With More Than 150 Years of Wines and Vines, Henschke is New World Winery of the Year | Wine Enthusiast’s 2021 Wine Star Awards | Wine Enthusiast
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With More Than 150 Years of Wines and Vines, Henschke is New World Winery of the Year | Wine Enthusiast’s 2021 Wine Star Awards

Few New World wineries can claim such long, unbroken winemaking lineage as Henschke. For more than 150 years, the Henschke family has been tending vines and making wine in South Australia’s Eden Valley. The thoughtful, tender caretakers of several plots of centenarian vines, including one of the world’s most famous single vineyards, Hill of Grace, the Henschkes have played an outsized role in the success of Australian Shiraz worldwide and in the significance of old vines and single-site expression.

The winery is a truly family-run affair. Fifth-generation Stephen Henschke and his son Johann make the wines, together with Winemaker Paul Hampton; Stephen’s wife, Prue, helms viticulture; their daughter Justine is in charge of marketing and public relations; and their son Andreas is an engineer and Henschke ambassador.

“Prue and Stephen [Henschke] have shaped their family’s destiny by years of hard work, enlightened science, love of their land, sustainable farming and imaginative winemaking,” says Andrew Caillard, MW, cofounder of Langton’s.

Stephen Henschke is a direct descendent of the winery’s founder, Johann Christian Henschke, who fled religious persecution in Silesia (modern-day Poland and Germany) to settle in South Australia in 1841, during the earliest days of its colonization. In 1862, Johann purchased land in what is now known as Keyneton, in the Eden Valley, and released his first vintage of wine in 1868.

The famed Hill of Grace vineyard was planted in the same decade by an ancestor, Nicolaus Stanitzki, on a plot of rich, alluvial soil in a shallow, fertile valley. The vineyard sits opposite a historic Lutheran church named Gnadenberg after a small village in Silesia, which means “Hill of Grace.” Stephen’s father, Cyril, made the first single-vineyard Shiraz from the vineyard in 1958.

Six years before that, in 1952, Cyril crafted the first single-vineyard wine from the Mount Edelstone vineyard. Planted in 1912 on clay-loam soils, derived from ancient 500-million-year-old Cambrian schists, and—unusually for the time—solely to Shiraz, Mount Edelstone is believed to be the longest consecutively produced single-vineyard wine in Australia.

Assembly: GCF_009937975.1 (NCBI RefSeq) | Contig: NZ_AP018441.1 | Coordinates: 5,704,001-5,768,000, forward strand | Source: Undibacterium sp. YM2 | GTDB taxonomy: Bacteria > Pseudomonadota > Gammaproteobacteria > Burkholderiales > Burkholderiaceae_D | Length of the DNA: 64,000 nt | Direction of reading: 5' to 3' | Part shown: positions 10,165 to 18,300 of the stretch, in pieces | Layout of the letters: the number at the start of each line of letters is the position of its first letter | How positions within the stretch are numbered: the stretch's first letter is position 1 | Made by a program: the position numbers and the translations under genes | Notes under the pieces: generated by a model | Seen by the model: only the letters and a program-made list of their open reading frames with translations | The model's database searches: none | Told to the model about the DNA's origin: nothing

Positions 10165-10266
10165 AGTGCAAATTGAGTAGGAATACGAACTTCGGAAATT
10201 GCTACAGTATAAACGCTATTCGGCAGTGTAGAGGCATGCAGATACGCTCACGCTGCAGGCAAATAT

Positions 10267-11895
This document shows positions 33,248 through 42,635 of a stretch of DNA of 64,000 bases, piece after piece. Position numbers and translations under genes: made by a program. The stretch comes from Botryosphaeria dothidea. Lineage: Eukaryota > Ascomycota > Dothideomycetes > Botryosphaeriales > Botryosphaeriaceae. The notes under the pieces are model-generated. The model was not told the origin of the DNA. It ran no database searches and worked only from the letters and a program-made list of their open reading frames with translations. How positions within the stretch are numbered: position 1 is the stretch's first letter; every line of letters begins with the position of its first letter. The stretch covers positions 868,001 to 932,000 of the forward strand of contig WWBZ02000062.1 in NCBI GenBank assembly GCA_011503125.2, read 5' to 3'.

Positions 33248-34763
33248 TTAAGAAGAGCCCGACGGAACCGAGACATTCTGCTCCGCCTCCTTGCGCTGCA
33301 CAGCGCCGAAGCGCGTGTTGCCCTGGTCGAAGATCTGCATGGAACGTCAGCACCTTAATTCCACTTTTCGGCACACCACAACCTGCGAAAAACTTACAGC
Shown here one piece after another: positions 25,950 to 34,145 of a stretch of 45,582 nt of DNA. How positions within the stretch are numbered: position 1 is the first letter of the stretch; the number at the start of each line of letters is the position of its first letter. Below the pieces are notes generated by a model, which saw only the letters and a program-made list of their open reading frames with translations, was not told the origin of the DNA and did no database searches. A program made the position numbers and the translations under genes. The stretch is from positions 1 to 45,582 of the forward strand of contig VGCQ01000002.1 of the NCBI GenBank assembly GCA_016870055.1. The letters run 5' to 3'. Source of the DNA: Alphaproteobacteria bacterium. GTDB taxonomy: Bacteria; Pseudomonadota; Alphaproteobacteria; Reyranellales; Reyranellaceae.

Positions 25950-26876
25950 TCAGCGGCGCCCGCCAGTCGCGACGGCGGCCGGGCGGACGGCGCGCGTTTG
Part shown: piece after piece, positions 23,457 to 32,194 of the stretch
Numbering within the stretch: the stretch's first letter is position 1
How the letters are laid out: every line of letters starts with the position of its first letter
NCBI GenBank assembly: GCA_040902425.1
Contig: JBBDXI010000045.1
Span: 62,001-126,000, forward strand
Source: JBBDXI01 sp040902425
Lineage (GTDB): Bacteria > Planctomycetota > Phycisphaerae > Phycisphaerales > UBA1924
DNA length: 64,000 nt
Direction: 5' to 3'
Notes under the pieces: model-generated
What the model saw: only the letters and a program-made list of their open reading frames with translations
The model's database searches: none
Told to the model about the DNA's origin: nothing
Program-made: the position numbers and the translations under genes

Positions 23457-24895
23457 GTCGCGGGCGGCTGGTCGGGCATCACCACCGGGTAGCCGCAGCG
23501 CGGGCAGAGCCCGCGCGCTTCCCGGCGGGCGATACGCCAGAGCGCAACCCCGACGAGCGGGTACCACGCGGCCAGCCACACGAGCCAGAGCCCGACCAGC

The original Henschke winery, which sits just southeast of Hill of Grace, still stands today.

While modern technology is utilized, the winemaking is unwaveringly traditional. The reds, including Shiraz, Cabernet Sauvignon, Grenache and Pinot Noir, are fine, spicy and tightly structured. The whites are Germanic in influence, thanks to Stephen’s time studying in Germany.

Prue Henschke, a renowned viticulturist and trained botanist, also studied with Stephen in Germany. She brings a forward-thinking, global approach to her land stewardship. Prue embraced- regenerative and organic farming techniques three decades ago, and biodynamic farming techniques two decades ago. Her compassionate yet scientific approach to combating climate change includes trials of heat- and drought-tolerant varieties like those from the Rhône Valley.

In December 2019, the Henschkes faced a devastating blow. Their Lenswood Vineyard in the Adelaide Hills, along with their vineyard shed and equipment, burned in a wildfire.

Two years on and 90% of the charred vines have regenerated, showing signs of bearing fruit for the 2022 vintage. They are a symbol of the family’s resilience, their deep roots in South Australia and their unwavering commitment to the region’s wines. For its contributions to world of wine, Henschke is awarded New World Winery of the Year.

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